Review Roundup: Chilina Kennedy Led A SIGN OF THE TIMES at Delaware Theater Company

Review Roundup: Chilina Kennedy Led A SIGN OF THE TIMES at Delaware Theater CompanyA Sign of the Times, a new musical featuring the songs of Petula Clark and multiple hit-makers of the 1960s is on stage now at the Delaware Theater Company's 40th Anniversary Season now through December 23.

Featuring a book by legendary comedy writer and six-time Emmy Award-winner Bruce Vilanch, based on an original story by Richard Robin, the show is directed by Gabriel Barre (Amazing Grace) with choreography by JoAnn M. Hunter (School of Rock). The production will star Broadway notables Chilina Kennedy (Beautiful), Drew Seeley (Jersey Boys), Crystal Lucas-Perry (Lincoln Center's Bull In A China Shop), and Ryan Silverman (The Phantom of the Opera). Complete casting will be announced at a later date. Opening night is set for December 8.

Featuring the songs of a generation, A Sign of the Times tells the story of Cindy (Kennedy), a young woman pursuing her passion and finding her voice in New York City in 1965. Set against the backdrop of women's liberation, the civil rights movement, and the Vietnam War - events as relevant today as they were then, A Sign of the Times will transport audiences to the big city in the 60s with heart and soul, featuring such classic songs as "Downtown," "You Don't Own Me," "Don't Sleep in the Subway," "The Shoop Shoop Song (It's In His Kiss)," and "The Boy From New York City."

Additional creative team members include Paul Tate DePoo lII (Scenic Design), Jennifer Caprio (Costume Design), Ken Billington (Lighting Design), Benjamin Pearcy (Projection Design), Shannon Slaton (Sound Design), J. Jared Janas (Hair Design), Rick Fox (Music Direction),Joseph Church (Music Supervision & Orchestrations), Alchemy Production Group (General Management) and Tara Rubin Casting (Casting). A Sign of the Times played a nearly sold out world premiere engagement at Goodspeed Musicals in 2016.

Tickets are now on-sale. For performance schedule and pricing, visit: www.DelawareTheatre.org.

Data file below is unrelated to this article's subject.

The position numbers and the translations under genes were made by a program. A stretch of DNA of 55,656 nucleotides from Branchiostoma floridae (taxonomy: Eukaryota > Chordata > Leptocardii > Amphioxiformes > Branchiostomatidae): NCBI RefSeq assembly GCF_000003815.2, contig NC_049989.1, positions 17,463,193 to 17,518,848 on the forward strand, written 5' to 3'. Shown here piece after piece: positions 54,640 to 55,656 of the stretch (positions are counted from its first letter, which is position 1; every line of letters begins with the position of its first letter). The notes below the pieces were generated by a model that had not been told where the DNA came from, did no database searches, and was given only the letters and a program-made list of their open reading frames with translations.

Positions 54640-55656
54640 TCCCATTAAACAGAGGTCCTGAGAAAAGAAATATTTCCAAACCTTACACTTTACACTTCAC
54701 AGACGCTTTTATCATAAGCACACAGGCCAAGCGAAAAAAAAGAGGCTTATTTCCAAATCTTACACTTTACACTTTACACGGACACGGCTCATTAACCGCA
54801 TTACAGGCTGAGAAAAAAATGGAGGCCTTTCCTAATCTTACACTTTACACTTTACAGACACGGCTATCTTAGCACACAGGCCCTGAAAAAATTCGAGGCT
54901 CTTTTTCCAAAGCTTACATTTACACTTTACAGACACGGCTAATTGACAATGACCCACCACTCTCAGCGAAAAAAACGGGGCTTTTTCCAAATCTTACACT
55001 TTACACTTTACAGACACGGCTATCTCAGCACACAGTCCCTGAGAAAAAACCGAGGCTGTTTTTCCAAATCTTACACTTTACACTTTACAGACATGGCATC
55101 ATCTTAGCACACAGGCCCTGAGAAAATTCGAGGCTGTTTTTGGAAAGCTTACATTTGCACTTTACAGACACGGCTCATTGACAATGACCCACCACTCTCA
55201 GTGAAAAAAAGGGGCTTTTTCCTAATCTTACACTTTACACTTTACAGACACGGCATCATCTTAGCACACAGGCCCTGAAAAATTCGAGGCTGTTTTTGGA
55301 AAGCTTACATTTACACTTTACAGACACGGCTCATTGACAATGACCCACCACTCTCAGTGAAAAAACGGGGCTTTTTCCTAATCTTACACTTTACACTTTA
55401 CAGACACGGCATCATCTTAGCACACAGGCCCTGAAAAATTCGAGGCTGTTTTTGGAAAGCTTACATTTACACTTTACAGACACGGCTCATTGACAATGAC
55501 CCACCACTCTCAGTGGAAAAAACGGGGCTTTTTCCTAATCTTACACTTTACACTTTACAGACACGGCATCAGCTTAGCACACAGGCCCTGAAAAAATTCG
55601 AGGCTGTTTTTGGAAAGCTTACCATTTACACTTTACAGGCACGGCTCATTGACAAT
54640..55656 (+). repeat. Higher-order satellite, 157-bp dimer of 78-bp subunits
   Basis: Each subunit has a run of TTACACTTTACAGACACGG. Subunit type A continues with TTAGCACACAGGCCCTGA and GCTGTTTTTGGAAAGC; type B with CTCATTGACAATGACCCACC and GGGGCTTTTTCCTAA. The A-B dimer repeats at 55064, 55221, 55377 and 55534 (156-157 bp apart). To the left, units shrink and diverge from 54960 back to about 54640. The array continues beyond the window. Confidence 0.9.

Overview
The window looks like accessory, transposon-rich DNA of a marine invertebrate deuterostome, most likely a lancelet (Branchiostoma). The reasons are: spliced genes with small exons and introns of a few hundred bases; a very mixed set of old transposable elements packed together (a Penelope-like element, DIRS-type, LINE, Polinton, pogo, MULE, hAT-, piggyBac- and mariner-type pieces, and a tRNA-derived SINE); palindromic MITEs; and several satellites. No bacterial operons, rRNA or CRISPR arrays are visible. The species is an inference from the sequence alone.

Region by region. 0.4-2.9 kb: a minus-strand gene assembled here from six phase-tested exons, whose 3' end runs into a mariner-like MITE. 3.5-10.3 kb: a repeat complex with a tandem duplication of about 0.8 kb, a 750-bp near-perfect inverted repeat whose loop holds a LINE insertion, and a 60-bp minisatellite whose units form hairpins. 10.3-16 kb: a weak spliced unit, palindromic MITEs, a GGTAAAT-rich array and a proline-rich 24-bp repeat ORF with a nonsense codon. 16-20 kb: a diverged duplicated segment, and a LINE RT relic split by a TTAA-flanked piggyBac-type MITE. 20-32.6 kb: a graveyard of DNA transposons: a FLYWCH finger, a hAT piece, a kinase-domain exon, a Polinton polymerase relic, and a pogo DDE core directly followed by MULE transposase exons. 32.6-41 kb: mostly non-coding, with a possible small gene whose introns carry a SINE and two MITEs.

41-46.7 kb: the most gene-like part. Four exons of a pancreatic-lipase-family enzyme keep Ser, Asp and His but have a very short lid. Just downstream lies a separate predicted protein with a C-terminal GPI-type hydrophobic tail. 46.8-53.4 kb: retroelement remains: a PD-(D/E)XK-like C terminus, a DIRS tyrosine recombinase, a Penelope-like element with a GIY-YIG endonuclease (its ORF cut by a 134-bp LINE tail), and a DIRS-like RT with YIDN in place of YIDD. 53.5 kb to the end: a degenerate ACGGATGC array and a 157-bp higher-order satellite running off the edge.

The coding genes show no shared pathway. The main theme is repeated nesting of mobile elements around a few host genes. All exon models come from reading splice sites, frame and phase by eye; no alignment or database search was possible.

Currently in their 40th season, Delaware Theatre Company (DTC) is Delaware's premier non-profit professional theatre. Recognized as a cornerstone in the Brandywine Valley's rich cultural landscape, DTC has produced nearly 200 plays for over one million residents and visitors in its community. For more than two decades, DTC has been a pioneer in the revitalization of Wilmington's Christina Riverfront and cultural district as the only LORT theatre in the state. Since Bud Martin's arrival in 2012, DTC has seen a 54% increase in subscribers and a 234% increase in single ticket buyers, making Delaware Theatre Company an up and coming player in the regional theatre community.

Let's see what the critics have to say!

Julia M. Klein, Philly.com: Director Gabriel Barre, whose approach can be frenetic at times, oversees a cast with Broadway credentials and polish. Chilina Kennedy (Carole King in Beautiful) is a likable Cindy who delivers powerhouse performances of the feminist anthem "You Don't Own Me" and the rousing "Downtown." As Brian, the tippling advertising man who becomes Cindy's own personal Don Draper, Ryan Silverman oozes first charm, then sleaze. (Too bad Mad Men's Matthew Weiner wasn't on hand to write his lines.) Drew Seeley's Matt, Cindy's beau from Centerville, Ohio, is authentically retro as the boy (more or less) next door who wants his little woman at home.

Greer Firestone, BroadwayWorld: 27 glorious songs of the '60's are sung and danced by an exultant cast of Broadway veterans whose credentials are exemplary. That's a whole lot of tunes. The elevated 8-piece band led by Rick Fox kept of them moving at a frenetic pace. Choreographer JoAnn M. Hunter's head must have been on a swivel; with diverse production numbers ranging from "These Boots are Made For Walking" to "Rescue Me" (led by the soaring voice of Tanya (Crystal Lucas-Perry), to "Downtown" and many more to excite the opening night packed house.

Gail Obenreder, Broadstreet Review: One of the great pleasures of the evening is hearing the songs anew in orchestrations from Joseph Church, who gives the tunes Broadway-style treatment and a surprising musical sophistication. Keyboardist Rick Fox leads a 10-piece orchestra - hidden above the stage except for one stunning reveal - that does more than ample justice to the arrangements.

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